Flowering Dogwood

24 May

Flowering Dogwood (Cornus florida), deciduous tree or large shrub; slow growth to 12 – 15 feet in height with a narrower spread, large white or pink bracts surrounded by flowers in spring, bright green foliage turns red in the fall, light shade, rich soil, summer water, prune to shape after bloom.

All dogwoods offer attractive foliage and blossoms; some have spectacular fruit or winter bark. Leaves of many types turn brilliant colors in fall. What appear to be flower petals in many dogwoods are actually bracts—petal-like modified leaves. These surround the inconspicuous true flowers.

Cornus florida 'Rubra'

Cornus florida 

Native to eastern U.S. Trees tend to branch low, the branches building up in horizontal layers (with gray twigs pointing upward at branch ends). Mature trees–often wider than tall–have a gently rounded to flat crown.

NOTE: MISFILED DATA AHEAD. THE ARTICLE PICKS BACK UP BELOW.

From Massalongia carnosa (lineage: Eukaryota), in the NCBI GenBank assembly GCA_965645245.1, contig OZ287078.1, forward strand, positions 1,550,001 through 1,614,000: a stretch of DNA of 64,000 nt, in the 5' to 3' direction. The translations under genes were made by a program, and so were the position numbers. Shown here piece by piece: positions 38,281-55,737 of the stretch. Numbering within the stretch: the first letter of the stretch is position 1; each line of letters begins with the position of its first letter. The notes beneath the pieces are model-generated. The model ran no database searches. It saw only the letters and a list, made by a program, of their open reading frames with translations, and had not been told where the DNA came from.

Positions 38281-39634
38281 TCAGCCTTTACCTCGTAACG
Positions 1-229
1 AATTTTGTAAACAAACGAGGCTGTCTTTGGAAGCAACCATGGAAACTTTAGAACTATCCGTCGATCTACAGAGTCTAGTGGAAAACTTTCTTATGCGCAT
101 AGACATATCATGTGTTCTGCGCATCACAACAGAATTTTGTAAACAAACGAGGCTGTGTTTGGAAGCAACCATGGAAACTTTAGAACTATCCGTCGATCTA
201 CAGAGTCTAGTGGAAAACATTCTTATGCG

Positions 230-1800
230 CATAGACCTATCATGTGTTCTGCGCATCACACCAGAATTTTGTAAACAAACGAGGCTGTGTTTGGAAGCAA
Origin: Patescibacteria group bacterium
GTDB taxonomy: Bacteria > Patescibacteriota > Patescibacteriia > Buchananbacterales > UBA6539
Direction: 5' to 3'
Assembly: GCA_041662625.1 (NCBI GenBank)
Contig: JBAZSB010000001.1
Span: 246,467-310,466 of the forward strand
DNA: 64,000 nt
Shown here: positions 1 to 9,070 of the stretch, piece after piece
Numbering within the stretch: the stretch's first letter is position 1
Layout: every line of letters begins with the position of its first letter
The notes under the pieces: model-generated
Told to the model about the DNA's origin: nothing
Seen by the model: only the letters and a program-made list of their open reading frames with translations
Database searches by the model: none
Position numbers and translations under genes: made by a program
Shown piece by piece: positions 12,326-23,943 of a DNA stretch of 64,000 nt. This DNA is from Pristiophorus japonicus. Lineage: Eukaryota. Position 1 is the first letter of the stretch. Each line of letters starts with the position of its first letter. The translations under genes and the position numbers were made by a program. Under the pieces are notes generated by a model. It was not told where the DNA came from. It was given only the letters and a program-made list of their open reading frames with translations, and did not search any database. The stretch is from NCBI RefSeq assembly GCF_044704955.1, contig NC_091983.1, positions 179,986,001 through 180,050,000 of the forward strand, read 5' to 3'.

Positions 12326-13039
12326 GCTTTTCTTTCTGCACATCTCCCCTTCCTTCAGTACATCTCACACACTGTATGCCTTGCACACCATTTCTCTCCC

Small flower clusters are surrounded by four roundish, 2–4-n. bracts with notched tips. The species has white bracts, but selections offer bracts in pink shades to nearly red (as well as white). Bracts form in fall; tips may dry out in harsh, dry winters, preventing inflorescence from opening fully. Flowers almost cover the tree in midspring before the leaves expand. Oval, 2–4-in.-long leaves are bright green above, lighter green beneath; turn glowing red in fall. Clusters of small, oval scarlet fruit last into winter or until birds eat them.

Subject to anthracnose, a fungus that can cause leaf damage, stem cankers, and decline or death of the tree. Avoid injury to bark from mowers and string trimmers; try to keep the tree healthy with adequate feeding, watering, and air circulation.


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